My View, Dr Nick Tupper: Pharmacists helping fight lung cancer

Pharmacists are to help fight lung cancer
Pharmacists are to help fight lung cancer
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We’ve just launched a pioneering lung cancer early warning scheme with some of Doncaster’s community pharmacists.

NHS Doncaster CCG is funding the scheme – which we believe is the first of its kind in the country – to enable pharmacists to directly refer for an X-ray anyone they think has the early signs and symptoms of lung cancer.

Lung cancer is one of the three biggest cancer killers in Doncaster and something we’re attacking on several fronts to try and achieve quicker detection and diagnostic times for Doncaster people.

Local GPs know what to look for, but we’ve now got more eyes and ears on the ground looking and listening for the tell-tale signs in the shape of local pharmacists, who are tried and trusted experts on the high street.

We’ve provided training so they know what to spot. To be eligible patients must be registered with a GP practice signed up to the scheme.

The scheme targets patients over 40, who are current or ex-smokers, who go to their local pharmacy for cough medicine, nicotine replacement therapy, pain killers, nutritional supplements, or chest problems. Staff will alert the pharmacist who will ask the customer if they could have a chat.

During that discussion, the pharmacist will explore their health and, with their consent, refer them for an urgent X-ray if they have at least one of the following conditions: a cough lasting three weeks or more; fatigue; shortness of breath; chest pain; weight loss; appetite loss, coughing up blood; or persistent chest infections.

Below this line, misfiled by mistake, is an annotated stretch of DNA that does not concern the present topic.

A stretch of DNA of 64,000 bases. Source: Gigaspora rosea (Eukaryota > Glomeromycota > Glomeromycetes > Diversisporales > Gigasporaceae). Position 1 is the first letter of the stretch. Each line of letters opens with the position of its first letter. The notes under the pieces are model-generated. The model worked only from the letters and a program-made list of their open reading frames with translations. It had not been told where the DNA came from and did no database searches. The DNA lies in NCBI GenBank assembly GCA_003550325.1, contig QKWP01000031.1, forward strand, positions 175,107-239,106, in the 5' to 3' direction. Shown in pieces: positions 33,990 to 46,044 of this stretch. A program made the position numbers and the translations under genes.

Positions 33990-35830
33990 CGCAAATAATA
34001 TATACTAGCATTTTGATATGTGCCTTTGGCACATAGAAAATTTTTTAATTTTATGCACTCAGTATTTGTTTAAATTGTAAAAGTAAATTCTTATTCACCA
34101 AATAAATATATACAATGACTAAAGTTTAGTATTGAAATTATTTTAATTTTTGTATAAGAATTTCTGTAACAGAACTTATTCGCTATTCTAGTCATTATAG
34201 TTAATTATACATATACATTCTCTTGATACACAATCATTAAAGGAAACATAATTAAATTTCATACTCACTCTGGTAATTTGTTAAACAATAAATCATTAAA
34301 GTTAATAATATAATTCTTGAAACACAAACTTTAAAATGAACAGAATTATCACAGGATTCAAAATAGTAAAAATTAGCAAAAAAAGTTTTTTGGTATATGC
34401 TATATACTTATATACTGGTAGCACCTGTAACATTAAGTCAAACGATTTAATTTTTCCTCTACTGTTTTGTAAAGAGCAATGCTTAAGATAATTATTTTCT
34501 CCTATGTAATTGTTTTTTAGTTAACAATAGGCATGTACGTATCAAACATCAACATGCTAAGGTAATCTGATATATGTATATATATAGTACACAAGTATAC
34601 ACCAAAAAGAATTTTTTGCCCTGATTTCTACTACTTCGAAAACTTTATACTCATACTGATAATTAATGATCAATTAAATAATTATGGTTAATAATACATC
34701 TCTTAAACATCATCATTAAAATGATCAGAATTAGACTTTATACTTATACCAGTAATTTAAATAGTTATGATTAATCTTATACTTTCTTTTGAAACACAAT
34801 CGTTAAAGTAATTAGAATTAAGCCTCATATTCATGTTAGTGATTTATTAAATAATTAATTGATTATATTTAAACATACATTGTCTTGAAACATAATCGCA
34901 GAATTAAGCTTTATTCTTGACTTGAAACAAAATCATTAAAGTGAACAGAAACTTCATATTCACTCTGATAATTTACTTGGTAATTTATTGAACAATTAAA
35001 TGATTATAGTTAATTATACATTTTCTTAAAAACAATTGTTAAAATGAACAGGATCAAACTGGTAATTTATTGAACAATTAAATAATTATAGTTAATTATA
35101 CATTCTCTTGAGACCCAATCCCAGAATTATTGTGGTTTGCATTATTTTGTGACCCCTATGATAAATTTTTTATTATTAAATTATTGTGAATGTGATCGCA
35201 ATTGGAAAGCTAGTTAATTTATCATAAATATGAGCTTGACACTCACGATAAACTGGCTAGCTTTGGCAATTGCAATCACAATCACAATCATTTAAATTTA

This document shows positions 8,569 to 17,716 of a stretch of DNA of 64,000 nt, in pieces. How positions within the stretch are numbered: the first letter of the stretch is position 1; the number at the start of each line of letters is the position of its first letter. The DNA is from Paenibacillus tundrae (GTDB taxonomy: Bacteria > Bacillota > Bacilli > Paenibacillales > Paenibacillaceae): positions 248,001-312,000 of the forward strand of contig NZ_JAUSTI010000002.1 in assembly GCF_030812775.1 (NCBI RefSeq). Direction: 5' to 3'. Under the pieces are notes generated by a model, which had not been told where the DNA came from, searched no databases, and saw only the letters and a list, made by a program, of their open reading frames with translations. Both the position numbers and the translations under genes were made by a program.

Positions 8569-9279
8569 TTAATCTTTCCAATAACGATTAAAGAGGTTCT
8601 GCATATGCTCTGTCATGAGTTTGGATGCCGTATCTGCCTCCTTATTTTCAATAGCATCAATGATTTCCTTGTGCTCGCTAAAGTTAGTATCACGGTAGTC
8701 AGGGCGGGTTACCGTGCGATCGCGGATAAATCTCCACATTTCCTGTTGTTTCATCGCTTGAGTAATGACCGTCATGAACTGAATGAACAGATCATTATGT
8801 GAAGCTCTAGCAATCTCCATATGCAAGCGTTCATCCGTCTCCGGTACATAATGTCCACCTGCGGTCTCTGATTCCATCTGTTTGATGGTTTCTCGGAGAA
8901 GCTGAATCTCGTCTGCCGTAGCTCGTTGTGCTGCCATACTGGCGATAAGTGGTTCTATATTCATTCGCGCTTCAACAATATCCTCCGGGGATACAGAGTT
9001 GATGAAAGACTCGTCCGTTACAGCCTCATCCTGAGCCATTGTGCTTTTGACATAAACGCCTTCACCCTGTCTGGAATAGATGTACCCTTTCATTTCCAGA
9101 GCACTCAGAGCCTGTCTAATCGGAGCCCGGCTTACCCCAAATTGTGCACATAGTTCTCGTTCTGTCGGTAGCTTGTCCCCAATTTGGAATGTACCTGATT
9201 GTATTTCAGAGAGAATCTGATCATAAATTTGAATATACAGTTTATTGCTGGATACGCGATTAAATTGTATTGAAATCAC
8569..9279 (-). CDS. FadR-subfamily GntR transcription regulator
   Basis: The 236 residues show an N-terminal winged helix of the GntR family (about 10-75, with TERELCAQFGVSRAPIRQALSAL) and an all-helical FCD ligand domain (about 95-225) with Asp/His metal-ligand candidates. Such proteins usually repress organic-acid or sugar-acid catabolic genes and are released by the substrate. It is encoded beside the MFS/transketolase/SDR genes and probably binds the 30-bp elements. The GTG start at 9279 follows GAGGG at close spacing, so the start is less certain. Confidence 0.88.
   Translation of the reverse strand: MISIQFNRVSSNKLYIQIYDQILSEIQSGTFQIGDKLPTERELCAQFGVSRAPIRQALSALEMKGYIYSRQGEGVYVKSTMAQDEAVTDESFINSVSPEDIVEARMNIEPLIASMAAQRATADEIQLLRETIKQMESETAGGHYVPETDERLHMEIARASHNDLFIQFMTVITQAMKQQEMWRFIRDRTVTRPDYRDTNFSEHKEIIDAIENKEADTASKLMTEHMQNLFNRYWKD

The pharmacist will explain the X-ray process and also contact their GP to let them know. The hospital chest consultant will send the X-ray results to the GP and a copy to the pharmacist. Any follow-up care will be managed by the GP and consultant.

Lung cancer survivor Alan German has been involved in the training, with hospital consultant Moe Kyi. Alan beat the disease 13 years ago through early detection prompted by his pharmacist wife, Diana Taylor. He collapsed on holiday after a bit of strenuous activity and a visit to hospital led to a chest X-ray which revealed lung cancer at an early, treatable stage.

A number of Doncaster pharmacies are taking part in the trial and I’m pleased to say that, as this column went to press, one Doncaster person had already been referred to hospital for an X-ray after an alert pharmacist spotted the potential symptoms of lung cancer.

The scheme is being trialled for 12 months and will be evaluated as it goes along to see how successful it is. We’re hopeful that each pharmacy could make up to a dozen X-ray referrals during the year.